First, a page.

And his second book, Everything You Ever Needed to Know About the Almighty, is relevant to Beerchasing because it is one in a series published by Homebrewed Christianity. Besides having a cool logo, HBC is the brainchild of Tripp Fuller, a Claremont College graduate student who in 2008 started a blog and community in which:
“You will find conversations between friends, theologians, philosophers, and scholars of all stripes…….a community of podcasts, bloggers, & Deacons (what we call our regular listeners) invested in expanding and deepening the conversation around faith and theology. We hope you listen, question, think, and then share the Brew!”
I may be slightly biased because I love both Eric and his wife Cassie and their two wonderful children, Annabelle and Joe Lewis Hall, but Eric’s book is masterful.
His humor and intellect is described by one reviewer:
“Eric’s imaginative union of academia and spirituality is an inspiration to readers. He bonds great Christian thought with heart provoking spiritual growth with an engaging wit.” (Doug Took)
We finite persons just don’t have the mental tools to know God in his full knowability, which is why Thomas Aquinas imagines in a way only possible for a philosopher-monk that heaven means standing around doing new syllogisms about God and trying to know cumulatively more about the One who is infinitely knowable.
Infinity’s a long time to write syllogisms, which I’ll only assent to because it sounds only slightly better than the vision some of your religious leaders may have given you: that heaven is something like a church service where we stand around singing praises of God’s glory eternally. Eternity’s a long time to fake like I’m praying.”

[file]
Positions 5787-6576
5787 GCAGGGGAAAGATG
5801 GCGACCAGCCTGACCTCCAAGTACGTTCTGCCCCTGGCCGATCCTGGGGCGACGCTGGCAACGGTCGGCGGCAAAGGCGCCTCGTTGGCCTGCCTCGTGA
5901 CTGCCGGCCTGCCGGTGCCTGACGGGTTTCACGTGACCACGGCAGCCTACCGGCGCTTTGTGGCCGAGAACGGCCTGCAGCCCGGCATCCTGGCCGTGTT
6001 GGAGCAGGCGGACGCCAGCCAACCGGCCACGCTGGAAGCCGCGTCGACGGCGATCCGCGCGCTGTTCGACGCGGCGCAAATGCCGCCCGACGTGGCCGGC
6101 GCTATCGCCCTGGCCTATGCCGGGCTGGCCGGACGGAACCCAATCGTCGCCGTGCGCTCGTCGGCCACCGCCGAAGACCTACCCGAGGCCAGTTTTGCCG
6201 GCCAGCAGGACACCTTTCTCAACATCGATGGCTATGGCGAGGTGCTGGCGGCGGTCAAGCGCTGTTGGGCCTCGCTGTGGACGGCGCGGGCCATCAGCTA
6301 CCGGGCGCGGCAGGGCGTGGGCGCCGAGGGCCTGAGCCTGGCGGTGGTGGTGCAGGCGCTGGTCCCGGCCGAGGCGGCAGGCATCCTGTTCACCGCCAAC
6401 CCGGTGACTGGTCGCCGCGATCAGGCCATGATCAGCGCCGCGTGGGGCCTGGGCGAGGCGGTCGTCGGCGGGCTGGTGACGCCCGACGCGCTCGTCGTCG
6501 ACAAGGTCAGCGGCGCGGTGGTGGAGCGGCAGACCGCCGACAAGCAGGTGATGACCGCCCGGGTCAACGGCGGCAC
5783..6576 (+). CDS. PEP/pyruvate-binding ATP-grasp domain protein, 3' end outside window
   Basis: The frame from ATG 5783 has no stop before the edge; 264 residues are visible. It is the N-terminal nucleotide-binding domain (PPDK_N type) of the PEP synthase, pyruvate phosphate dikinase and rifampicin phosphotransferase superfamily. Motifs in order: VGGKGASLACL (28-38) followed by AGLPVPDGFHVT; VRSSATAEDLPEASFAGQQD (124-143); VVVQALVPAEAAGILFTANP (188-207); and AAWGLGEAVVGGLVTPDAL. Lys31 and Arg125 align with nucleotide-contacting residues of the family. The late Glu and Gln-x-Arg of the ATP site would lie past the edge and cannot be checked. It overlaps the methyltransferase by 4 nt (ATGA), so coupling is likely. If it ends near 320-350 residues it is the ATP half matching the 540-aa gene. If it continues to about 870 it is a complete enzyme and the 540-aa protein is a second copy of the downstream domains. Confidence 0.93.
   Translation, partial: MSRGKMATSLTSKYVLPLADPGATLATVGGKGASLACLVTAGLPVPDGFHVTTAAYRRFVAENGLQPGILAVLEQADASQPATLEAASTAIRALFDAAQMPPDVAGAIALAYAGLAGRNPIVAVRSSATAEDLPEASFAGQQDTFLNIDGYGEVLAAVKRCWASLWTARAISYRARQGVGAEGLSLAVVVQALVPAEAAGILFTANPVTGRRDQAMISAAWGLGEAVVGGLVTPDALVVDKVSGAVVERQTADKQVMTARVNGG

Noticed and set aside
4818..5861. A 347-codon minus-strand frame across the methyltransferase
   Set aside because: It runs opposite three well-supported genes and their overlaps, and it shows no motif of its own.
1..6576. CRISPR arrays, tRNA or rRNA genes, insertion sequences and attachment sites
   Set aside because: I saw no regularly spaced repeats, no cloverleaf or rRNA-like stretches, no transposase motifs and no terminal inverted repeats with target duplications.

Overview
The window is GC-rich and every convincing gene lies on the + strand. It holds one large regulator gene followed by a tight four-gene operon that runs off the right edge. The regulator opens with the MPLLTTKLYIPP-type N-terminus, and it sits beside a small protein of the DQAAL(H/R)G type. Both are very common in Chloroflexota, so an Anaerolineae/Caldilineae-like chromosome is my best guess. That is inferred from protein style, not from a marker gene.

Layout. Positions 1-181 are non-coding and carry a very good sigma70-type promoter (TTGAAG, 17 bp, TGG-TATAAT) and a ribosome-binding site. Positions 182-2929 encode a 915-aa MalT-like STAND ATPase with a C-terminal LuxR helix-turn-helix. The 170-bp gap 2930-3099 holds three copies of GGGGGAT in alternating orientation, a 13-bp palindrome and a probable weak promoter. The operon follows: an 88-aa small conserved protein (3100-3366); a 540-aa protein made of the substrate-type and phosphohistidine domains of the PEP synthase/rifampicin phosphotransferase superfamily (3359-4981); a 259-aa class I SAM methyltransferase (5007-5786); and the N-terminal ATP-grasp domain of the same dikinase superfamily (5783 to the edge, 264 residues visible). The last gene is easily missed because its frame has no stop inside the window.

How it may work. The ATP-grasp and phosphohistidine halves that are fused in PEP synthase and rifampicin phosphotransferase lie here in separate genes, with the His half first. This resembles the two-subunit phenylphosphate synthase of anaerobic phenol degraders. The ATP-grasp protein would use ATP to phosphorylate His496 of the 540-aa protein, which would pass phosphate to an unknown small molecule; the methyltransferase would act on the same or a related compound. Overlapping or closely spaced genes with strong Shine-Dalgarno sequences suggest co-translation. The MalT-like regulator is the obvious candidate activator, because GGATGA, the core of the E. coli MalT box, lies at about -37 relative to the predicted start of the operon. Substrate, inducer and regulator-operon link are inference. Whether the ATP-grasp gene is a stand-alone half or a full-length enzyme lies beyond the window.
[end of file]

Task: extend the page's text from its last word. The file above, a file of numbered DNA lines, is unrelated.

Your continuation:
Or check out this excerpt from page 79:
“Then again, some mystics describe the deep sorrow of seeing their true self within a context of divine luminosity. Again, this idea makes sense as it’s kind of like seeing what a bar floor looks like when the lights come up: you didn’t know how many dirty old pork rinds were either on the ground or in your soul prior to the divine unveiling.”
You will love the analogies and his insight on some interesting questions. It’s available from Amazon or the Home Brewed Christianity web site for 14.99 (Kindle version – $9.99). And note the response Eric had to a questioner at the end of a recent podcast who asked the good professor what words he would like to hear from St. Peter, if and when he got to the Pearly Gates.
He responded, “How about, ‘Eric, do you want to go jet-skiing?'”
Regardless of your position on spiritual issues and/or beer, you should read this book. You will enjoy it!
Sequencing the Beaver Genome!
And speaking of academia, you read the above caption correctly as reported in the Oregonian recently. Yes, Beerchasers, scientists at my Oregon State University alma matter accomplished this scientific step through a $30,000 crowd-funding drive.
“The project used a blood sample from the 5-year-old beaver, Filbert, who lives at the OSU zoo. …..they discovered that beavers have 26,200 genes, or about 33 percent more than inheritable info. than humans do.”
Perhaps that research can be piggy-backed for use by the OSU Fermentation Science Program which has contributed nicely to the ranks of trained Oregon brewers and beer experts since its inception in 1995 and expanded with a $1.2 million grant in 2013. http://www.beavergenome.org/